Mental Health Therapist Careers

Mental Health Therapist Careers

What is a Mental Health Therapist?

Mental Health Therapists diagnose and treat mental illness. The Therapist, or Counselor, works with clients who struggle with mental illnesses like depression, addiction, anxiety, chronic pain, bipolar disorder, or personality disorders. Mental Health Therapists also help clients dealing with family problems, including marital problems. The Therapist discusses feelings and emotions with their clients and guides them to make decisions. They develop strategies to help them cope with their situation.  

Mental Health Therapists help people face the challenges in their life by providing compassionate discussion and helpful resources. They provide ongoing psychological care and consult with other mental-health professionals to help clients overcome difficult life events. The Therapist promotes better mental health by working with individuals, couples, families, and groups to address emotional and mental disorders that prevent them from enjoying a healthy and fulfilled life.


What is a Mental Health Therapist Responsible for?

Mental Health Therapists are responsible for assisting clients in understanding their illness and providing guidance to help them manage the challenges they face. A Mental Health Therapist spends a great deal of time in discussion with the client, helping them to talk through and manage their emotions and understand how their illness affects their decisions and general well-being. The Therapist also spends time meeting with other health-care professionals and arranging access to community resources and programs that may help the client.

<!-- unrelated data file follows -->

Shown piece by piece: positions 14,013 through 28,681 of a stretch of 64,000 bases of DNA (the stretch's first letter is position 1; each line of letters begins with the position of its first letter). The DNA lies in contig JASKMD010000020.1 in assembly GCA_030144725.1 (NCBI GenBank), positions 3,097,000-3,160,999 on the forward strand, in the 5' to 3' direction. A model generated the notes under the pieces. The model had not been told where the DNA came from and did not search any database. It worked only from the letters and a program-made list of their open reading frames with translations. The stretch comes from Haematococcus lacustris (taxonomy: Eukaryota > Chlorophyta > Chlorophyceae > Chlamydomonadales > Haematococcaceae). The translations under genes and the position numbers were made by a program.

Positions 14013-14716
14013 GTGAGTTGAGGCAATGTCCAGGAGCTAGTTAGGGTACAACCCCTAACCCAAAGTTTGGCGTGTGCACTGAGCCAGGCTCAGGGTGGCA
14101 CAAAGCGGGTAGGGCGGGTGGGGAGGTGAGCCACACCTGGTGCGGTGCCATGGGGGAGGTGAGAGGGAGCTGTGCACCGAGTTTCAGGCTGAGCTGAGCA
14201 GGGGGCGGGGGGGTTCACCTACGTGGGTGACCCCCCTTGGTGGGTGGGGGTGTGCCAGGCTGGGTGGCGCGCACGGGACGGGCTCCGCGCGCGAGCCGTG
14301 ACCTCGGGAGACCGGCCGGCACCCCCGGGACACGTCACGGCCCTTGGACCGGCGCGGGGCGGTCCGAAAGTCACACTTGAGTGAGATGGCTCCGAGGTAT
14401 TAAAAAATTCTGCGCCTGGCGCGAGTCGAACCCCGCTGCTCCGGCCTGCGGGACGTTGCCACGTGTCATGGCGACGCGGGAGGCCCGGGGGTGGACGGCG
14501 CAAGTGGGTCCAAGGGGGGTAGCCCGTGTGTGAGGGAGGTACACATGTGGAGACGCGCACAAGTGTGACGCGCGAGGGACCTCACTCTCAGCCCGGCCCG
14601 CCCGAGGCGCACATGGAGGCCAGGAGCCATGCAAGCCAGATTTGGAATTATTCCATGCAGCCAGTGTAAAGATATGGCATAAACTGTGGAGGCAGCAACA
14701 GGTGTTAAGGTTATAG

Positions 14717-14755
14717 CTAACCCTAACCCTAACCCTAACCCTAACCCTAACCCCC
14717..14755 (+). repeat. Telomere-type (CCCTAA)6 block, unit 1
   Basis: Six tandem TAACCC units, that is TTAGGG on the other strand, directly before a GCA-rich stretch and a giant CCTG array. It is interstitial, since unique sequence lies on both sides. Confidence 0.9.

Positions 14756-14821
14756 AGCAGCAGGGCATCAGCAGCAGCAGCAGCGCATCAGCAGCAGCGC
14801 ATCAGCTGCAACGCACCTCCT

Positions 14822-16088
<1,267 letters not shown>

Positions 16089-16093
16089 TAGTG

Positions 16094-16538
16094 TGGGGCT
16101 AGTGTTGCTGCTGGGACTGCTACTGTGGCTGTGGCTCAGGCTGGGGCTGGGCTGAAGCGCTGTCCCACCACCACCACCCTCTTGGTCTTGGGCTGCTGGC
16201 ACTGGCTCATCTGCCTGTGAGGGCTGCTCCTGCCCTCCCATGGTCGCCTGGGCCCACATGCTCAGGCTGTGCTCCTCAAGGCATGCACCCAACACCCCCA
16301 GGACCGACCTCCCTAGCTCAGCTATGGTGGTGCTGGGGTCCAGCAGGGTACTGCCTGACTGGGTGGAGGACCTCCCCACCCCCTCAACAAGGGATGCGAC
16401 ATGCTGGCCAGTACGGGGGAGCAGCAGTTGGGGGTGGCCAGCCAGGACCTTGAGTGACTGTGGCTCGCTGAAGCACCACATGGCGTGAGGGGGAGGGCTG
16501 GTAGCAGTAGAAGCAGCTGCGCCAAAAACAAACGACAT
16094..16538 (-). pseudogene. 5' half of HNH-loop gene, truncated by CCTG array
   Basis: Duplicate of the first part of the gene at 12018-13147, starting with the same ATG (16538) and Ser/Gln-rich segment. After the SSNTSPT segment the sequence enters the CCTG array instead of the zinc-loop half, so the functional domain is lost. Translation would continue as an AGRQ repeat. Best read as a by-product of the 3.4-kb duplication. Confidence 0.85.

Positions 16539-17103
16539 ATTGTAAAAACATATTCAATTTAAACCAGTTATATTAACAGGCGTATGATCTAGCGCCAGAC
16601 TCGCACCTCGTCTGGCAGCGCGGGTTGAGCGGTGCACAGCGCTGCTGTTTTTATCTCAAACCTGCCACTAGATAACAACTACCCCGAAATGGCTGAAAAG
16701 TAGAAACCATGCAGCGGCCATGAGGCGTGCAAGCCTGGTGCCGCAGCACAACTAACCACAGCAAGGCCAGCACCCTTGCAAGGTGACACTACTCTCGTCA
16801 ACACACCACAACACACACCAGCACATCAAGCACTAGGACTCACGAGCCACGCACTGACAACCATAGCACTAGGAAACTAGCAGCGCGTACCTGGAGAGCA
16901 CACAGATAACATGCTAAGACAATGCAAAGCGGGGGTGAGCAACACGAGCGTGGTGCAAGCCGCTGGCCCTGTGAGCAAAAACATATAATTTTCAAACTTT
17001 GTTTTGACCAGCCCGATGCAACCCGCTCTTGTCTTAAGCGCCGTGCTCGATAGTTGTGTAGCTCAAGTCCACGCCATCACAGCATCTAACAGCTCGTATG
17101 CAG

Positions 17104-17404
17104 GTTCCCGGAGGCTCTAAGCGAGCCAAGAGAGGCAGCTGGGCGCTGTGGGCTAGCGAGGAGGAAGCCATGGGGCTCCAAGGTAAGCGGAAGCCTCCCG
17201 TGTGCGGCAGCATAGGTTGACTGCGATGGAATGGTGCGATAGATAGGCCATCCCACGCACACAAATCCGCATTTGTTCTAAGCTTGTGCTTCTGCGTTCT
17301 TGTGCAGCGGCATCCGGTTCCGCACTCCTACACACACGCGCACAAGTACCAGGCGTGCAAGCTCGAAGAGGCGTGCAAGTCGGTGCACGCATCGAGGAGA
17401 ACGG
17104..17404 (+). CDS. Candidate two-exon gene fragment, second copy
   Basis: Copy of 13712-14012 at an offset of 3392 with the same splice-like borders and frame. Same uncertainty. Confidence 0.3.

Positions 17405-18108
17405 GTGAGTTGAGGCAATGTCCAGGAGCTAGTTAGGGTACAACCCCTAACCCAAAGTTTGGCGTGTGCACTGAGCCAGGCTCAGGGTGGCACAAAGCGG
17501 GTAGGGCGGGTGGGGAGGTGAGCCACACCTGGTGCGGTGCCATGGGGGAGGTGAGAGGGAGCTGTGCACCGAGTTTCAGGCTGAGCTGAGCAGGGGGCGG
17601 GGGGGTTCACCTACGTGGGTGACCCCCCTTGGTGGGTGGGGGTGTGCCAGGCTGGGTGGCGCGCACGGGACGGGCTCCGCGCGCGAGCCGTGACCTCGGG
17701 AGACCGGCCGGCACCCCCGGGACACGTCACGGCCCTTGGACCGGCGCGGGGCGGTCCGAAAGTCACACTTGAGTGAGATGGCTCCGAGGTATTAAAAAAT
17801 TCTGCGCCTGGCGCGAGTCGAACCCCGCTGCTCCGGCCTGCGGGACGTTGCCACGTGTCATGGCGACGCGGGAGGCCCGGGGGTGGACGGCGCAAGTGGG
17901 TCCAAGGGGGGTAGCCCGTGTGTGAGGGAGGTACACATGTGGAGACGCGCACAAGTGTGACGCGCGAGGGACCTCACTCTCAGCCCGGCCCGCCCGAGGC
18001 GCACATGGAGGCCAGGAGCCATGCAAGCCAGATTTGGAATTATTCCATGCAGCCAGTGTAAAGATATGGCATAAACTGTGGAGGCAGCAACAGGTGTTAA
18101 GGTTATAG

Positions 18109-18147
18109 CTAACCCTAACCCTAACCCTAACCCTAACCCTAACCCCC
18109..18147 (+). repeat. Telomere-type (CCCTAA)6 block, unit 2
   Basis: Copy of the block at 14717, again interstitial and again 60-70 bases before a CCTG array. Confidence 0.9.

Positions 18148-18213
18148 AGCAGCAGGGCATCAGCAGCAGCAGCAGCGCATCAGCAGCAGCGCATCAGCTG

Mental Health Therapists should expect to work at any or all the following tasks:

  • Identifying individuals and groups who need help
  • Encouraging discussion of emotions and experiences
  • Assessing the individual’s situation and review their needs, strengths, and support systems
  • Offering encouragement and advice on how to achieve goals
  • Teaching relaxation techniques to help clients deal with stressful circumstances  
  • Examining issues affecting strong mental health, including bullying, anger management, aging issues, substance abuse, and relationships
  • Creating plans to improve situations for their clients
  • Researching community resources to determine those available and helpful to their clients
  • Working with families and friends to gain an understanding of their clients’ social network
  • Helping their clients define goals and strategies to achieve them
  • Applying a holistic mind and body approach to their clients’ mental-health care
  • Conducting interviews and follow-ups with clients to ensure the plan for improvement is effective
  • Maintaining accurate reports and records


Where Does a Mental Health Therapist Work?

Mental Health Therapists work with people in private practice and at community centers. They work with clients in all walks of life and in all social and economic classes. Mental Health Therapist Jobs are found at substance-abuse centers, hospitals, health-care organizations, and youth homes. Some specialize in working with children and others focus on working with those who have disabilities or addictions. Many Mental Health Therapists collaborate with other professionals such as Social Workers, Psychiatrists, Psychologists, and School Counselors to assist their clients.


What Other Career Options Are Available to a Mental Health Therapist?

Mental Health Therapists help clients with a variety of social and lifestyle issues. The key function of a Mental Health Therapist is to be attentive to patient’s and guide them to develop an adaptive plan for coping with their problems. Compassion and dedication are the leading traits in this career choice. There are many positions across an array of industries for those interested in becoming a Mental Health Therapist.

Mental Health Therapist Careers